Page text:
DES MOINES, Iowa — Elizabeth Warren is fighting to regain momentum in the turbulent tussle for the Democratic presidential nomination amid lingering questions about her consistency and ability to defeat President Donald Trump.

Warren was considered a leader in the crowded race through the fall, yet just days before Iowa’s first-in-the-nation caucuses, allies, adversaries and new polling suggest that progressive rival Sen. Bernie Sanders has a slight advantage — at least in the battle for the party’s left wing. That’s just as establishment-minded Democrats begin to rally behind former Vice President Joe Biden, who has tried to stoke fears about his more liberal rivals’ ability to win in November.

Warren’s uncertain status raises questions about whether any female candidate will emerge from Iowa’s Feb. 3 caucuses with the political strength to go deep into the primary season, a challenge that will almost certainly require early victories to generate the energy and campaign cash needed to continue.

As would-be supporters acknowledged concern over the weekend, Warren ignored the shifting political currents and vowed to continue fighting for the kind of transformational change she’s championed for months, even while pressing her final case in Iowa before being forced back to Washington for Trump’s impeachment trial in the Senate.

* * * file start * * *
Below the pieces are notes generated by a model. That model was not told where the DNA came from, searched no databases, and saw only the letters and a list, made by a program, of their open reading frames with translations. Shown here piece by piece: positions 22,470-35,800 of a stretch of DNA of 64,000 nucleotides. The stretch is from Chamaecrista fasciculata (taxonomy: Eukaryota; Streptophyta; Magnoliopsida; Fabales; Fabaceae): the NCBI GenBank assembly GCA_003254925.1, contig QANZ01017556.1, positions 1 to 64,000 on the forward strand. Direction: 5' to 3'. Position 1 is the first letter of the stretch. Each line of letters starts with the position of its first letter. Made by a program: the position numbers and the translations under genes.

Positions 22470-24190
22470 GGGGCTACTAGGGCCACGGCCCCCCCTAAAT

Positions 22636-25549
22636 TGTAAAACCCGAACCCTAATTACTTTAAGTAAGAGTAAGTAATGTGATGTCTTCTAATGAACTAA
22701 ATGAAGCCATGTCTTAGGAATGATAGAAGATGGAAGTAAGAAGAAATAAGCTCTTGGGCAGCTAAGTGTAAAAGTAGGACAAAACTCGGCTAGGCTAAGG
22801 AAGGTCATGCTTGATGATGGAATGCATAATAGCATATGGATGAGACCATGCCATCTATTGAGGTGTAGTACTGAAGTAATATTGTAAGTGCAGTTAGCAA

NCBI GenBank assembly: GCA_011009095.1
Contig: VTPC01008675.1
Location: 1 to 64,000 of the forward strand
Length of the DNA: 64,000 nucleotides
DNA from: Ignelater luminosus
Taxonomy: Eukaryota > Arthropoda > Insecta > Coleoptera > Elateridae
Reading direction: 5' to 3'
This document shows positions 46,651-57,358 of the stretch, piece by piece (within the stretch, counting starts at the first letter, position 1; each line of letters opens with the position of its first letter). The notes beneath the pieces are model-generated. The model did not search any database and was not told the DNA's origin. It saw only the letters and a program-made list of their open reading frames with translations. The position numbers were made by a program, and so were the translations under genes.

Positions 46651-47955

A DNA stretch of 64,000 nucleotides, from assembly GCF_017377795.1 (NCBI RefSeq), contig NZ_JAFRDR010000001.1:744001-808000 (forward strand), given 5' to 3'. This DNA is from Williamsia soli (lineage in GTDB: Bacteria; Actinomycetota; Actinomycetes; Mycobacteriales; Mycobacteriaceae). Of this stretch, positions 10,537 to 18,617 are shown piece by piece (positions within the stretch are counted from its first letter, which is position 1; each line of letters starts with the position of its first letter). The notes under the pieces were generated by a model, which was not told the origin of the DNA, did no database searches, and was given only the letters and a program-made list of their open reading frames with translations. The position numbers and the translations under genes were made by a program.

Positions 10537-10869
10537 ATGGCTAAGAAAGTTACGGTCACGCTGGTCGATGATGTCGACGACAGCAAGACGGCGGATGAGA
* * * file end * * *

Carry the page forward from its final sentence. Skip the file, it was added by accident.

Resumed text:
“Since I first got in this race a year ago, I have not focused on polls. And that’s exactly how I’m going to continue to run this race,” Warren told reporters when pressed about whether she needs to change her strategy.

She added: “I’m running a campaign from the heart. That’s what it’s all about to me. This is who I am.”

The people paid to focus on politics on Warren’s team insist they’re not worried, and with one week before voting begins, there are no plans to shake up her strategy. The campaign noted that she has already attracted more than 3 million individual donations and assembled a paid campaign operation in 31 states.

The 70-year-old Massachusetts senator got a much-needed boost over the weekend by winning the endorsement of Iowa’s largest newspaper. And while she has won a series of coveted newspaper endorsements, Warren has yet to earn the backing of a single member of Congress from Iowa or New Hampshire, the states that host the first two voting contests.

The shutout particularly stings given Warren’s proximity to New Hampshire, whose two female senators have declined to support their neighbor, who has increasingly evoked her gender as a strength on the campaign trail.

New Hampshire Sen. Maggie Hassan is unlikely to support Warren and is instead considering whether to endorse longtime political ally Biden, if anyone, according to Democrats familiar with her thinking who were not authorized to share internal discussions. New Hampshire’s other senator, Jeanne Shaheen, is facing reelection this fall and is not expected to endorse anyone.

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